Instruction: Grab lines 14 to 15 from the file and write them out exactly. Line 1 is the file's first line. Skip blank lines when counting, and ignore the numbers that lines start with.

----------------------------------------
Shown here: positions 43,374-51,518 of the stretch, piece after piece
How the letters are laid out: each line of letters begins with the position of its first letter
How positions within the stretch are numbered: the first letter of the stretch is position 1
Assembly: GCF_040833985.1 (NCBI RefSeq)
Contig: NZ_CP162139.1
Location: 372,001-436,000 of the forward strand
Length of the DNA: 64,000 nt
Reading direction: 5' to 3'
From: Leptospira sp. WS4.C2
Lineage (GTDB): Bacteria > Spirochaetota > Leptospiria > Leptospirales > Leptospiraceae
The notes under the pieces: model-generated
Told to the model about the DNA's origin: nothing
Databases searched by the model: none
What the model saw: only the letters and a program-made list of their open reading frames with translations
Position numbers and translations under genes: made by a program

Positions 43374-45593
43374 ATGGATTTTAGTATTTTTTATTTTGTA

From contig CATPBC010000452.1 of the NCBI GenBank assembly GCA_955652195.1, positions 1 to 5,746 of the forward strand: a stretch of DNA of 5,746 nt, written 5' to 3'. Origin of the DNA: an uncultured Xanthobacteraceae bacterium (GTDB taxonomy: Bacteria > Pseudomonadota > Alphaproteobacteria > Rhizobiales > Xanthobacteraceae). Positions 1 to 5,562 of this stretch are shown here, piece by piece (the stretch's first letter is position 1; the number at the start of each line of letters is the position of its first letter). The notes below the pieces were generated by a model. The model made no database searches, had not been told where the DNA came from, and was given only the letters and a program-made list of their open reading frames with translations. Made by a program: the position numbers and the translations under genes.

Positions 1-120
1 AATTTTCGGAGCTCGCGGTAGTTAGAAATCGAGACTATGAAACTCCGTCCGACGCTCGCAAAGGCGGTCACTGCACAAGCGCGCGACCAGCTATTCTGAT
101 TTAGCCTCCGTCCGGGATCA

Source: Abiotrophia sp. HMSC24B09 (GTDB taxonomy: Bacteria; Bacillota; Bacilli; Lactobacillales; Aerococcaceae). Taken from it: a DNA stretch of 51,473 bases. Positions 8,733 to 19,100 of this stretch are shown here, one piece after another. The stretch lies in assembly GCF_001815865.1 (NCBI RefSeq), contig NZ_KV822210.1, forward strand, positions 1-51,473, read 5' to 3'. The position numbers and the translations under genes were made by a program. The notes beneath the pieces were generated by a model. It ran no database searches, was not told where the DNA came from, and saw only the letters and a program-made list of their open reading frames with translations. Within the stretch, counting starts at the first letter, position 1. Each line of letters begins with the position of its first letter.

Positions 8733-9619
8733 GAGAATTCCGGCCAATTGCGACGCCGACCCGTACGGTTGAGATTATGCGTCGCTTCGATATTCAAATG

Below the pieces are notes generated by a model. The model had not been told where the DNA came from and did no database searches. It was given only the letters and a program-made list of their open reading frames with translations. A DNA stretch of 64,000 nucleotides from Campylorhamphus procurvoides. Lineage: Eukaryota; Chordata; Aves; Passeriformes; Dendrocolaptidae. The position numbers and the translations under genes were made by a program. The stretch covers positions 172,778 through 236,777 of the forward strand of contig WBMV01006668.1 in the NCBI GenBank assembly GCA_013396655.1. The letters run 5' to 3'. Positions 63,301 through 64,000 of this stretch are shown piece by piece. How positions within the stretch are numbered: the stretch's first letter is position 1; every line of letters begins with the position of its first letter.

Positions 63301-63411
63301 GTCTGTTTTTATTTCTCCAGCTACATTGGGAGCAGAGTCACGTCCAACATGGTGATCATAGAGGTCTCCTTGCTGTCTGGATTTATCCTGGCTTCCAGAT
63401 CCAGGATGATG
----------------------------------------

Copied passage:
What the model saw: only the letters and a program-made list of their open reading frames with translations
Position numbers and translations under genes: made by a program